June 1, 2018
For Immediate Release
Waterloo – Leading African migration and food security scholar Jonathan Crush has been named Wilfrid Laurier University’s University Research Professor for 2018/19. The award recognizes continuous and outstanding achievement in research by a full-time faculty member.
“This award brings my academic career full circle,” said Crush. “As an alumnus of Laurier, I am particularly honoured to be recognized by the university that gave me my start as a researcher and to which I returned in 2012.”
Crush studies international migration and development, and rapid urbanization and food security in the Global South. He is a professor in Laurier’s School of International Policy and Governance and is a Centre for International Governance Innovation (CIGI) Chair in Global Migration and Development at the Balsillie School of International Affairs (BSIA). He is also a senior research associate with the International Migration Research Centre.
“Dr. Crush’s influence and ability to inspire research and establish global networks on migration is a testament to his skillfulness as a researcher and collaborator,” said Robert Gordon, vice-president: research. “Jonathan has not only made an impact in the study of migration and food security in the global south, but he has also informed policy and decision making at the highest levels.”
Throughout his career, Crush has secured $26 million in research funding; has published over 15 books, including the highly influential Power of Development; and edited journal issues, written over 150 book chapters and journal articles, and boasts over 9,500 Google Scholar citations. He has held research chair positions at Queen’s University and the BSIA. He was awarded the Joel Gregory Prize of the Canadian Association of African Studies for his first book on Swaziland and holds an Honorary Professorship at the University of Cape Town.
“Dr. Crush is, without question, one of the leading scholars in the world on questions of migration, especially in relation to Southern Africa,” wrote Gillian Hart, professor of Geography at the University of California Berkeley in her nomination letter. “Indeed, he has played a central role in carving out the field of South-South migration."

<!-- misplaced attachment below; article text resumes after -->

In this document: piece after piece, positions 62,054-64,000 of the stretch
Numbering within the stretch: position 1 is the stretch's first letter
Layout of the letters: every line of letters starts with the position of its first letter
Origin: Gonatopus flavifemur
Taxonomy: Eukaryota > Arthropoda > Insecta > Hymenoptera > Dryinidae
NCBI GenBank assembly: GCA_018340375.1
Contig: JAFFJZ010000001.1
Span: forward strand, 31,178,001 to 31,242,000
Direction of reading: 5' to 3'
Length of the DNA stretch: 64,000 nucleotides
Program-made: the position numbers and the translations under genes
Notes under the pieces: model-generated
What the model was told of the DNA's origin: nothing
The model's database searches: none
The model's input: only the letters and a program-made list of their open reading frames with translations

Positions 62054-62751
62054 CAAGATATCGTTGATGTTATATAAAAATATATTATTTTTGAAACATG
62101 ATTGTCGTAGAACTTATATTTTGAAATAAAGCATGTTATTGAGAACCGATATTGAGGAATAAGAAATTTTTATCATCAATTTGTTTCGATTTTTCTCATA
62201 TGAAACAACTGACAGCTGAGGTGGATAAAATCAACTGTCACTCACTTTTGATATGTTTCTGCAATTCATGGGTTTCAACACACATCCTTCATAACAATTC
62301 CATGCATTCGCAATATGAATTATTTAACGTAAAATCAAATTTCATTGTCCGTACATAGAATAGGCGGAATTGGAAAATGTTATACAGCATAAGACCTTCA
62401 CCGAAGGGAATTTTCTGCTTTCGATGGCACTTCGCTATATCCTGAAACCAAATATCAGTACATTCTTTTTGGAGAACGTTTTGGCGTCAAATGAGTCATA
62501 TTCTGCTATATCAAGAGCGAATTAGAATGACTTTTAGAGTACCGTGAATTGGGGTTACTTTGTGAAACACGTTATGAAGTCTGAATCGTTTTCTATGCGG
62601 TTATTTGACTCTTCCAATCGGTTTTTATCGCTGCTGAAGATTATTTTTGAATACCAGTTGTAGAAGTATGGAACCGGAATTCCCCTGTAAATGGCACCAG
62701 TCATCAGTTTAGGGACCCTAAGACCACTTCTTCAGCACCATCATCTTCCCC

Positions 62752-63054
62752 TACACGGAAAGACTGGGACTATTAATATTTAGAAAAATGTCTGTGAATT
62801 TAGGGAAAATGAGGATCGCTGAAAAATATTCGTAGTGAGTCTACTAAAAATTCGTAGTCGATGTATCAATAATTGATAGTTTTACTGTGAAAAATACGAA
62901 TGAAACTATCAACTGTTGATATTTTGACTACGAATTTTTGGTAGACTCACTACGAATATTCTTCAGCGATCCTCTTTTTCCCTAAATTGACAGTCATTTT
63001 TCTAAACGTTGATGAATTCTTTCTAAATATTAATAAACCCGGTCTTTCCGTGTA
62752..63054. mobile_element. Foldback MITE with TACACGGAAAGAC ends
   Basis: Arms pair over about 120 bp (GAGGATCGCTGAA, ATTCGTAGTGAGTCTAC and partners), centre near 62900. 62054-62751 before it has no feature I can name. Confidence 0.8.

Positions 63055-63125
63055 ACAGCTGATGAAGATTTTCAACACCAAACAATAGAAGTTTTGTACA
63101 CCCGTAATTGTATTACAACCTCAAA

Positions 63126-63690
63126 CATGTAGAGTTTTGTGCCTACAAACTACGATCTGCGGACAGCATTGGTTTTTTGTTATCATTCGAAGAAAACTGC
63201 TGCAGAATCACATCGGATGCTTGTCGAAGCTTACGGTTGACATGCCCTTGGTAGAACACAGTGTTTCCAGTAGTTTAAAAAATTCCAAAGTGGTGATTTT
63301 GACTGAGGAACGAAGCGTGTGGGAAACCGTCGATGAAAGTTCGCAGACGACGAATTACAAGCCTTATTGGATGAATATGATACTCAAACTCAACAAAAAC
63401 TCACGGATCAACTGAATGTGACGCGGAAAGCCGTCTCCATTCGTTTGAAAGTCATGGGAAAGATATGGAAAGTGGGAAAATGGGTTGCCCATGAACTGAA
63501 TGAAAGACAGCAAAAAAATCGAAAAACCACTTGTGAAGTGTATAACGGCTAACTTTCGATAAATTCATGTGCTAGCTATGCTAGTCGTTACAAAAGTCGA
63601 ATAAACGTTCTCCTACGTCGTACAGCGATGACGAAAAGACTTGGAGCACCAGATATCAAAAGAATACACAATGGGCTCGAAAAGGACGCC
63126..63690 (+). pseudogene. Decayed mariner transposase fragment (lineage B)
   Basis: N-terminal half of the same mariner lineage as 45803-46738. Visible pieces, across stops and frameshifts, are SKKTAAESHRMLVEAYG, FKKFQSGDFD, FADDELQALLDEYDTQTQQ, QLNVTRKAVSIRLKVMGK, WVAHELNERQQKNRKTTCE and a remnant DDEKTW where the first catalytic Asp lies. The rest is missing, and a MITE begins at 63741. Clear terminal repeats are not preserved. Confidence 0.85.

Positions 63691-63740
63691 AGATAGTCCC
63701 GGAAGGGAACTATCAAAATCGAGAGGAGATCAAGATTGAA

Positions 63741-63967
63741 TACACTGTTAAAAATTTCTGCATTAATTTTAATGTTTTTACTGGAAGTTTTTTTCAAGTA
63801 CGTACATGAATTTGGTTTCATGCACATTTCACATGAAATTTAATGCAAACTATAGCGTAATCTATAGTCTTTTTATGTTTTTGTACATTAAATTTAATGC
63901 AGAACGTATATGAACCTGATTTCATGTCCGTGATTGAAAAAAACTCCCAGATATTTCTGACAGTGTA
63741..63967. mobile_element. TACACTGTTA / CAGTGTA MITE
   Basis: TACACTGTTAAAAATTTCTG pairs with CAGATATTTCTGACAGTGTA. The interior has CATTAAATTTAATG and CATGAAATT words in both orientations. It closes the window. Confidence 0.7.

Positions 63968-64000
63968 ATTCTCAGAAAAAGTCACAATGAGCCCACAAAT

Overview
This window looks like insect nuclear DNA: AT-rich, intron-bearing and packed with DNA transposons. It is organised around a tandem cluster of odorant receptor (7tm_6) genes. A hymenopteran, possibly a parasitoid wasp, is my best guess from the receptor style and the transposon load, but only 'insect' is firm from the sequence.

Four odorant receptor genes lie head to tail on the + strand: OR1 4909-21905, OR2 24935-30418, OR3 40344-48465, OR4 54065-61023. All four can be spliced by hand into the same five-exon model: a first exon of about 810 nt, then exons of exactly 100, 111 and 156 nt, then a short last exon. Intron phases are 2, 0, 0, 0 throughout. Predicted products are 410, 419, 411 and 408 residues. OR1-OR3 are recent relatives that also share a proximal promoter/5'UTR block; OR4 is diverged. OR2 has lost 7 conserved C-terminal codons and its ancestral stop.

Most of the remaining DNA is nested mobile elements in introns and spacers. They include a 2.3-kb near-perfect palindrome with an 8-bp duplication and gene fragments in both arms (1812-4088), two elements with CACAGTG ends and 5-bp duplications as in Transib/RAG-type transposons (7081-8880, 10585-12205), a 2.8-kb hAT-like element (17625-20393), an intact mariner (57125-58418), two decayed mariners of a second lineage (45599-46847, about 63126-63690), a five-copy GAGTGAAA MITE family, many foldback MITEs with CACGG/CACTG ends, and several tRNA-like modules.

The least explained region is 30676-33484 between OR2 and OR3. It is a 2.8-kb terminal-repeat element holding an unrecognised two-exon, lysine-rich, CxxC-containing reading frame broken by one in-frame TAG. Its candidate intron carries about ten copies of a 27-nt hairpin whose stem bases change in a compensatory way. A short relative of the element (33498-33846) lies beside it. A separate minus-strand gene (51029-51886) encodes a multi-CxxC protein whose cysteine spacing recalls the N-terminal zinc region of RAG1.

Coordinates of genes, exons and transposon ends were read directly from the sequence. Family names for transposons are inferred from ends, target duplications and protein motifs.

Crush’s current research projects include the Hungry Cities Partnership, the African Food Security Urban Network (AFSUN), the Consuming Urban Poverty project, the Southern African Migration Programme (SAMP) and the Growing Informal Cities Project.
"The Southern African Migration Programme was, and remains, one of the predominant migration research hubs for Southern Africa, and it has been instrumental in bringing together Africa’s major researchers in the migration field," wrote Howard Duncan, executive head of the Metropolis Project and editor-in-chief of International Migration in his nomination letter. “Crush stands out as among the world’s most important scholars on migration involving Southern Africa, but also on the relationship between migration and development, and more recently, the nexus between migration and food security.”
Crush is also devoted to mentoring and training students to become the next generation of migration and food security scholars. Most recently, Crush secured funding through the Queen Elizabeth Scholars program to provide opportunities to 30 doctoral, post-doctoral and early career scholars to gain international research and practical experience.
“Much of the credit for this award goes to the many graduate students, post-doctoral fellows and colleagues in Canada, Africa and around the world with whom I have had the privilege of collaborating in meaningful and productive research partnerships over the years,” said Crush.
Gordon will present Crush’s University Research Professor award at Laurier’s Waterloo campus spring convocation on June 12 at 9:30 a.m.
The position of university research professor is awarded every year through a competitive process to a Laurier professor who has achieved a continuous record of scholarly excellence over an extended period of time as exemplified by receiving external grants, publishing in peer-reviewed scholarly journals, having books or monographs published by scholarly presses, presenting invited lectures at scholarly conferences, and/or receiving scholarly honours. The program is administered by the Office of Research Services.
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